On Page 77, he wrote: “Prosecutor Asad Manzoor Butt gave four different versions, at first he said that Davis killed two armed men in self-defence and his statements continuously changed, and on the fourth day of the hearing he said that Davis killed two unarmed innocent men. But, during court proceedings, the statements made by the prosecutor are always recorded in written; they are not verbal that he may change by his own. Interestingly, Davis has been presented in the whole book as a psychologically and physically strong person who could cope with any situation in the best way, but then it is mentioned that due to different statements of the prosecutor, Davis was so frustrated that he couldn’t refute the prosecutor’s statement on the fourth day – actually he didn’t disapprove the statement, because that was correct.
On Page 82, it has been said that “Shumaila Kanwal, Muhammad Faheem’s widow, had swallowed a lethal dose of poison and been rushed to Allied Hospital Faisalabad.” Davis’ version is that he had heard about the death nine days before the media coverage, from a lieutenant, during his captivity, but ISI forced the media to sit on it until it was needed to incite anti-American statement. It is difficult to believe, because when a woman commits suicide and a large number of media persons are there for coverage, then how could the news would be stopped from being broadcast. If we take this statement as correct, even then it proves that General Pasha was a true patriotic who took that step to don’t let the dust settle, and to drive out CIA contractors and agents from Pakistan.
On Page 83 it’s stated, “… In Lahore they were readily available, from the guys who would run up to your car at traffic circles trying to sell you alcohol.” I have been living in Lahore since 2007, but I haven’t seen such situation in Lahore – and not in any other city of Pakistan.
On Page 92 ‘Davis’ writes: “Between 1954 and 1959, the United States gave Pakistan $1.28 billion.” Actually, Pakistan was used as a tool against communist countries, and it was America’s exigency to introduce South East Asian Treaty Organization (SEATO) and the Central Treaty Organization (CENTO), and Pakistan was awarded that amount under these treaties. America didn’t give charity to Pakistan, but also used an Air base, against the USSR, in return.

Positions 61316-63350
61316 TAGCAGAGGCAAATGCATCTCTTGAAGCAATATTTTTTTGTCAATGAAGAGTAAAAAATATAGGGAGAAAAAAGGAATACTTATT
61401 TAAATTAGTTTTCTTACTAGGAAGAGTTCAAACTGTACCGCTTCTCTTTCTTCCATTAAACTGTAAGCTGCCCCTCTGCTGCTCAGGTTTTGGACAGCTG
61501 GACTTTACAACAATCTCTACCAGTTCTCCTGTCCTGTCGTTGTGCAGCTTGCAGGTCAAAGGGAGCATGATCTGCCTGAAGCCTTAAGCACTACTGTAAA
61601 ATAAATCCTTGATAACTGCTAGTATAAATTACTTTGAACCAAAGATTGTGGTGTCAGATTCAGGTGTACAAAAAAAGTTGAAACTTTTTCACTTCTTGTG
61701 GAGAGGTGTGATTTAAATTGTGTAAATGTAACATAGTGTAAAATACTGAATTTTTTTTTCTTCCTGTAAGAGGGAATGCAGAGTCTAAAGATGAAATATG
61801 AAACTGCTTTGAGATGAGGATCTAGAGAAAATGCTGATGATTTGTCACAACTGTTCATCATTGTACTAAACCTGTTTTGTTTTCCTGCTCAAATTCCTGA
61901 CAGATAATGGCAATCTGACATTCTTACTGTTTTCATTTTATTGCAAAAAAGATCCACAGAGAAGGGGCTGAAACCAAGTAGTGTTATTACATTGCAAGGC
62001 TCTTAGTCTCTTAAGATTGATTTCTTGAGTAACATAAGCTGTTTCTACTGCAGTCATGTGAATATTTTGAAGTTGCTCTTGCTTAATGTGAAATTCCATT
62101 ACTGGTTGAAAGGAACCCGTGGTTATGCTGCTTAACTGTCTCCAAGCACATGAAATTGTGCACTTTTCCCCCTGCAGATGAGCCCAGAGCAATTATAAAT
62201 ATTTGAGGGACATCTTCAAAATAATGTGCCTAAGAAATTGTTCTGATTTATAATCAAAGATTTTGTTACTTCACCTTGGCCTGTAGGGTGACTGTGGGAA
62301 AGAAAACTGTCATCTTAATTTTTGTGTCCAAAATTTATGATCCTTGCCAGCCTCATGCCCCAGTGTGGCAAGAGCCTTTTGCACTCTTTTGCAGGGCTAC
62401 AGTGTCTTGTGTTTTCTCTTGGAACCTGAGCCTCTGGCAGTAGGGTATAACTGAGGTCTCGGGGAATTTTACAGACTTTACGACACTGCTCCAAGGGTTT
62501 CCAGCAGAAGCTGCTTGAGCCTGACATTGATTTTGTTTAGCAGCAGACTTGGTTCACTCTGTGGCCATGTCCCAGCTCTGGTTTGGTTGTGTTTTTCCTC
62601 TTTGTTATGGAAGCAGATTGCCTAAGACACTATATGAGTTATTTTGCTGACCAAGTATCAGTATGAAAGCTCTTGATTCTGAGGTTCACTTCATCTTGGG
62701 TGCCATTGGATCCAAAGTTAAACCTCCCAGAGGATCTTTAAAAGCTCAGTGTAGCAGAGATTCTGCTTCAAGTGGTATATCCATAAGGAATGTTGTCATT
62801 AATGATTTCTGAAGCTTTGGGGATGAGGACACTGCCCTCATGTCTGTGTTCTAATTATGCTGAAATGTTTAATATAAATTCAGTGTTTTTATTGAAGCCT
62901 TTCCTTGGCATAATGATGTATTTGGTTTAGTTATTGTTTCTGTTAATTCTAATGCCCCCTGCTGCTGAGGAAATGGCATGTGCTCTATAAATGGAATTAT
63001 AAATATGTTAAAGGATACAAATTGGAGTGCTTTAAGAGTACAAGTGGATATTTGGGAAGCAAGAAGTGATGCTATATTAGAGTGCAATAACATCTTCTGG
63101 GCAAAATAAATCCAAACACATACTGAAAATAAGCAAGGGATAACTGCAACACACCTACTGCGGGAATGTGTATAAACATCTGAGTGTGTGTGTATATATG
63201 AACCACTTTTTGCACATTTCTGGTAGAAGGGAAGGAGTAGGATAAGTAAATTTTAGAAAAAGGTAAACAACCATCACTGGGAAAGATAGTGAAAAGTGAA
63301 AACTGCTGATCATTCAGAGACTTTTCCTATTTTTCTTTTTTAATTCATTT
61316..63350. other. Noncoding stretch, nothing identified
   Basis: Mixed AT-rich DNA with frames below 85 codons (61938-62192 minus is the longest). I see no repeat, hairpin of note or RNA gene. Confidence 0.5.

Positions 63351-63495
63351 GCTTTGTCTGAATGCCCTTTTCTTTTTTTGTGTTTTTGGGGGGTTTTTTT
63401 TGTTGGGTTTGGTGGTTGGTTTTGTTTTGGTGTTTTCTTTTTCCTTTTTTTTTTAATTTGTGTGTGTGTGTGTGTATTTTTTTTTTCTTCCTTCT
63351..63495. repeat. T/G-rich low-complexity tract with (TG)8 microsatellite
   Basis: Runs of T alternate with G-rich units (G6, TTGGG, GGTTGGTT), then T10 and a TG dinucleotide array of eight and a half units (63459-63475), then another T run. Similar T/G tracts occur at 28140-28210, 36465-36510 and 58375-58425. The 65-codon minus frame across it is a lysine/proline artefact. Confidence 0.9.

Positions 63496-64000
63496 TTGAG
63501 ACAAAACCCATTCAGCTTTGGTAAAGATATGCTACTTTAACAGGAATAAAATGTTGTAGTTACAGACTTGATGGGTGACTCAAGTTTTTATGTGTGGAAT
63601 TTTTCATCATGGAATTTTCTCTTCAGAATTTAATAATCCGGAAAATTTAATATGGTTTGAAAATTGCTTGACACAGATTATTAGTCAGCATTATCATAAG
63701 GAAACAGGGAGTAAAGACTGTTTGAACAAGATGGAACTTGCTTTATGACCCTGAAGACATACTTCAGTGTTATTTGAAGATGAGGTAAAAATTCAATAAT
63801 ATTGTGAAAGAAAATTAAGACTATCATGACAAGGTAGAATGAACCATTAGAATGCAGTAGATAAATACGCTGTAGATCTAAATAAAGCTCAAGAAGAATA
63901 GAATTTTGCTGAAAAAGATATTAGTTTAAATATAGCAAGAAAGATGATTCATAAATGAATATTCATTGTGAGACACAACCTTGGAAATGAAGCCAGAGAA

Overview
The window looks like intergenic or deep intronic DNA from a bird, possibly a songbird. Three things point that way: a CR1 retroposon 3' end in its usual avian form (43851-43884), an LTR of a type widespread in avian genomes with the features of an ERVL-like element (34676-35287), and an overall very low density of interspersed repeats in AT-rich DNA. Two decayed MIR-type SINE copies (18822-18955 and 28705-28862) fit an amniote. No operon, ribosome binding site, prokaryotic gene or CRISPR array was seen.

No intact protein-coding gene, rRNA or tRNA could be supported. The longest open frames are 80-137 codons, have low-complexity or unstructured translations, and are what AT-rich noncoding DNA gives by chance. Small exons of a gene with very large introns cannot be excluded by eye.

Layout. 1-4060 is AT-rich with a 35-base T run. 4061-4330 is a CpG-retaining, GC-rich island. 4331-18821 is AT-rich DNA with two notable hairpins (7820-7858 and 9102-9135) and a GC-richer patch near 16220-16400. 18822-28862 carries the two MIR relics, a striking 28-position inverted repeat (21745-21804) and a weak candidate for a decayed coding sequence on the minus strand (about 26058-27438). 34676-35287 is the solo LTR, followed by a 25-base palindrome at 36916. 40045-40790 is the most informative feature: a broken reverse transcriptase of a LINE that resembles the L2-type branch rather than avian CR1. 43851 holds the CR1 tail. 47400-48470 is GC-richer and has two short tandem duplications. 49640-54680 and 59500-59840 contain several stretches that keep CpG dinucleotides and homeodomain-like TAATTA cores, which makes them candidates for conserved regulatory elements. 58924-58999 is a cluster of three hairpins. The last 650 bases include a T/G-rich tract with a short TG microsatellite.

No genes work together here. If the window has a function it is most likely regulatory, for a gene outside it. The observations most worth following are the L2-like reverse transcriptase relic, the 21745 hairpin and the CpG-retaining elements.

Page 124 contains comments on Jinnah. He wrote: “Jinnah wore hand-tailored suits and silk ties. He drove imported cars. He never wore a beard. He drank whiskey. He mainly spoke English. He married a non-Muslim.” Won’t it be foolish to believe in such a person’s opinions on Jinnah who had never met him, and he himself has mentioned that he doesn’t like to read books; that’s why during his short time in captivity he read more books than in his remaining life. So, whatever he wrote about Jinnah is unauthentic and doesn’t have any credence.
On Page 129 he wrote, “General Pasha, who’d been continually texting Ambassador Munter, updating him about the court proceedings …” How Davis knew that General Pasha was texting Ambassador Munter? Was General Pasha showing his cell phone to Davis while doing so? It’s maligning the ISI and tarnishing its repute.
If ISI was doing everything behind the scenes, then why did the agency released Davis’ secret equipments and maps to the media? General Pasha always remained anti-American, that’s why the Obama administration had decided not to inform Pakistan in advance of the Operation Geronimo in which Osama bin Laden was killed in Abbottabad. On May 13, 2011, in an in-camera session of Pakistan’s Parliament, General Pasha declared that the United States, which has provided Pakistan with about $20 billion in aid over the last decade, had let Pakistan down at every turn since the 1960s, including imposing sanctions on the country in the 1990s.
The book is just an attempt to malign ISI and blame Pakistan for the failures of the United States in combating terrorism in Afghanistan in order to deviate American public’s attention from the embarrassing defeat.